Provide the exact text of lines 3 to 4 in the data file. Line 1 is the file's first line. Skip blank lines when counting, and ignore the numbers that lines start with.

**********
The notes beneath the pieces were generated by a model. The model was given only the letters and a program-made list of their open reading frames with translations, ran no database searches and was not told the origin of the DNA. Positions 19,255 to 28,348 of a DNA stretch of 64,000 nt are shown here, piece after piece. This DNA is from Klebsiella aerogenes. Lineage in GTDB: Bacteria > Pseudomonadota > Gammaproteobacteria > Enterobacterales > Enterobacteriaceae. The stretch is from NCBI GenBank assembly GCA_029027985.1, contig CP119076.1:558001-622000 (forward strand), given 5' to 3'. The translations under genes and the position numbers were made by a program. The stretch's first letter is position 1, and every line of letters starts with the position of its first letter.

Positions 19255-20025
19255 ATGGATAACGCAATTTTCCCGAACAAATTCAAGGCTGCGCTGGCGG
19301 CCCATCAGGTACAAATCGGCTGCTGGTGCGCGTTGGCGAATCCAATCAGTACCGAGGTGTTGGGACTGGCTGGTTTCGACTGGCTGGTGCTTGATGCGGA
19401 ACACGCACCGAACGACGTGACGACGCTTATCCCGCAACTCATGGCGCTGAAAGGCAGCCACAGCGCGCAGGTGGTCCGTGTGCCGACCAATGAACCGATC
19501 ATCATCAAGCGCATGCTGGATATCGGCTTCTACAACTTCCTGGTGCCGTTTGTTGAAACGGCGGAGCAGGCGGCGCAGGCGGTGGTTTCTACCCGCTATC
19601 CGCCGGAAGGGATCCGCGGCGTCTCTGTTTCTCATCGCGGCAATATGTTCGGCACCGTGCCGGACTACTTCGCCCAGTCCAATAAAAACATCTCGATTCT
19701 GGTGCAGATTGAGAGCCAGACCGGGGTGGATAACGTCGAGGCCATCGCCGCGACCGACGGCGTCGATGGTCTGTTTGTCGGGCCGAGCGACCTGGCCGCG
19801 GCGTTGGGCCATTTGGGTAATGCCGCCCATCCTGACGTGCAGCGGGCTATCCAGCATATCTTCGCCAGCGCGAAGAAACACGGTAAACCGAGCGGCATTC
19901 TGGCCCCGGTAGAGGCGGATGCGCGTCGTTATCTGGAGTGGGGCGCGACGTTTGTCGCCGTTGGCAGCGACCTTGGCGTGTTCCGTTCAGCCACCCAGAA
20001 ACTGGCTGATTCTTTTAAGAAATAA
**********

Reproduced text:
19255 ATGGATAACGCAATTTTCCCGAACAAATTCAAGGCTGCGCTGGCGG
19301 CCCATCAGGTACAAATCGGCTGCTGGTGCGCGTTGGCGAATCCAATCAGTACCGAGGTGTTGGGACTGGCTGGTTTCGACTGGCTGGTGCTTGATGCGGA